Tuesday, January 22, 2013

NEWCITY REVIEW: 'Other Desert Cities' at The Goodman Theatre

Photo by Liz Lauren
No one ever told Deanna Dunagan “those who live in glass houses shouldn’t throw stones.” Just examine some of the actress’ most recent characters. At the weakest junctures in their lives, they revel in the thrill of throwing some size stone, be they pebbles like Madame Armfeldt’s sage interjections in “A Little Night Music” or Violet Weston’s boulders of venomous insult hurled at her closest kin without remorse in “August: Osage County.” Of course, those characters spent their snarky days in sprawling country estates and boarded-up Oklahoman crypts.
Now residing in a contemporary Palm Springs home with walls made of mostly glass, maybe Dunagan has finally learned her lesson in “Other Desert Cities.” But in Jon Robin Baitz’s play, which opened on Tuesday night at the Goodman Theatre in an endlessly entertaining production directed by Henry Wishcamper, her character’s defenses are so ironclad that, despite her home’s literal fragility, Polly can launch verbal weapons of mass destruction at will without a smidgen of fear of retaliation. Dunagan’s brutal Polly is Nancy Reagan-cum-Mary Tyrone, as frightful a theatrical creature as ever there was.
Framed pictures of Nancy and Ronald are clumped into a corner of Polly and Lyman Wyeth’s (Chelcie Ross) home—recalling Californian wealth of yore or, perhaps, “Boogie Nights”—along with other photographic glimpses into the couple’s glamorous past. Lyman met Ronnie when the two men were both fresh-faced Hollywood stars, and later when Ronnie became president he made his buddy an ambassador. The politics of hypocrisy and the hypocrisy of politics make an early entrance in Baitz’s play.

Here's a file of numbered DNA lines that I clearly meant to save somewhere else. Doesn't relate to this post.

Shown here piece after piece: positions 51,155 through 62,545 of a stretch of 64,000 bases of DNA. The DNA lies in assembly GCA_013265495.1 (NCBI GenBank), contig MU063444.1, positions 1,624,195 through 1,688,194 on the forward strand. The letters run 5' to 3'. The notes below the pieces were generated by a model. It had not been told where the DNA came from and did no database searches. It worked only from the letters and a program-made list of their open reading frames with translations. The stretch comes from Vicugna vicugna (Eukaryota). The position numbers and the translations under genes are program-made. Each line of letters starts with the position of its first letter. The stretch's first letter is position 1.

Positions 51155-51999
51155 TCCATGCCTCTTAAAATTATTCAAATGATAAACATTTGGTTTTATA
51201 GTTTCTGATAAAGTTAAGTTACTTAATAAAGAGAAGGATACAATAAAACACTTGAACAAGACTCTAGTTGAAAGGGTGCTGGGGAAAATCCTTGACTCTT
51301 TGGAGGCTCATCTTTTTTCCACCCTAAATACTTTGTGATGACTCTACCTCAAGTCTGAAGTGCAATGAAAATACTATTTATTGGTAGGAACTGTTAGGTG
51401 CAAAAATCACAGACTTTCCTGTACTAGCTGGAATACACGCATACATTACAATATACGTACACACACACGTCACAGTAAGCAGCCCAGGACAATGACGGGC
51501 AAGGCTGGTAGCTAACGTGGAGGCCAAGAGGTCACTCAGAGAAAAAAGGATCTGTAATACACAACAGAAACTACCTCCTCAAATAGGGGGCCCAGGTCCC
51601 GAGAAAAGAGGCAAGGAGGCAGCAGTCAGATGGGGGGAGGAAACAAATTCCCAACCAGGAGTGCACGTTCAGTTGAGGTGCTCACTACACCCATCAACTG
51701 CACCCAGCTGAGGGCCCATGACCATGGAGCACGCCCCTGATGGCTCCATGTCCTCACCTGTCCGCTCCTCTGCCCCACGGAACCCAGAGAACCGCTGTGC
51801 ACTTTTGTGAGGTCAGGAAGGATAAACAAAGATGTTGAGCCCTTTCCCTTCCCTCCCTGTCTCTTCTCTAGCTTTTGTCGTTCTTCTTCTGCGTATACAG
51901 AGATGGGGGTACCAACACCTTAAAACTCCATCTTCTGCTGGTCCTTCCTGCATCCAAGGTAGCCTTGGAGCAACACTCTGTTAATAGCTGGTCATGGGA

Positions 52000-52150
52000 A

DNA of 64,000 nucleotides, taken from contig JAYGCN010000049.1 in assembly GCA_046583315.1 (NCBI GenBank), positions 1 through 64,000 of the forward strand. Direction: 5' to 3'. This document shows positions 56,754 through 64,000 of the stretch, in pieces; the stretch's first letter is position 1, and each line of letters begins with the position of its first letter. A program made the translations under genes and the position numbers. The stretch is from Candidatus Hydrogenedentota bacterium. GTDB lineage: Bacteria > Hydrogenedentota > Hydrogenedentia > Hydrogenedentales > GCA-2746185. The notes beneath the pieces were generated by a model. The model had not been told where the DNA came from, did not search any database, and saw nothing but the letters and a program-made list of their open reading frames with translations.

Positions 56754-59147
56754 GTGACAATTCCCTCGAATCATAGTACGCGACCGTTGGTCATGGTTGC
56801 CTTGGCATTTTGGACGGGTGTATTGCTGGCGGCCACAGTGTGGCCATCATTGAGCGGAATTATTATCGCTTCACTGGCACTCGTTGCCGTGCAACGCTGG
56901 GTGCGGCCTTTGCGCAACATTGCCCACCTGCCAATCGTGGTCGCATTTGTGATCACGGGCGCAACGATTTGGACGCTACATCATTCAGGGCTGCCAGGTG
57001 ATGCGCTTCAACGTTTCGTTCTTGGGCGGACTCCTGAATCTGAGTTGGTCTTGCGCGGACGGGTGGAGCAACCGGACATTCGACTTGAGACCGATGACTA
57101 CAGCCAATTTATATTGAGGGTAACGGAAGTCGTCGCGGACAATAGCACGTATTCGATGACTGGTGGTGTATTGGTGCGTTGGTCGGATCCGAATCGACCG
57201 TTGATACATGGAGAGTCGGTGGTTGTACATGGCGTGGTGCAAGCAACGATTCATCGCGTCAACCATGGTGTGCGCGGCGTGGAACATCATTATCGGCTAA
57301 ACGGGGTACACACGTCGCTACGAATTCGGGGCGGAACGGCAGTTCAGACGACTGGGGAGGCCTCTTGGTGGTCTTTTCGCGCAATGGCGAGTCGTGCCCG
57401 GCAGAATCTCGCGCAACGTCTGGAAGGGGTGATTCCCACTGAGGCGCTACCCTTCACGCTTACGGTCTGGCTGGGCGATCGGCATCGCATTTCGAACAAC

Hidden away from the photos of movie stars and famous politicians, in a dimly lit hallway, is a single portrait of the couple’s dead son, Henry, who became associated with an extremist group in early adulthood and killed himself shortly thereafter. Decades later, his presence still hovers ominously over the home while his brother, Trip (John Hoogenakker, brilliantly releasing tension), a Berkeley grad-turned-reality TV producer, and New Yorker sister Brooke (Tracy Michelle Arnold) descend on the desert to celebrate Christmas with mom, dad and peppy Aunt Silda (Linda Kimbrough), recently out of rehab.
While the family history of Baitz’s play is undoubtedly macabre, “Other Desert Cities” itself lies somewhere between “Long Day’s Journey Into Night” and “The Importance of Being Earnest” in the canon of well-kept-secret stories. The playwright’s dialogue will be bristling along gleefully from quip to quip like the sharp witticisms of Wilde’s Lady Bracknell or Shaw’s Lady Britomart, when, all of a sudden, what you thought was a harmless joke bores into the recipient like a sledgehammer. After one of Dunagan’s particularly stinging zingers, a gentleman behind me quite loudly expelled a “woof.”
Most of the “woof”s are drawn out by Polly, a traditionalist who believes in the sacredness of behind-closed-doors activity. Although she begins as a domineering, judgmental über-conservative mother, she’s generally harmless enough. When it’s revealed that author Brooke’s new novel is, in fact, a memoir, detailing the events surrounding her late brother’s death and the role Polly and Lyman’s cruel parenting had in it, Dunagan really lets her claws come out. Chelcie Ross’ Lyman is a strict father, but he allows streaks of love and feeling to penetrate his otherwise stern mask. Polly is spiteful and vigilant.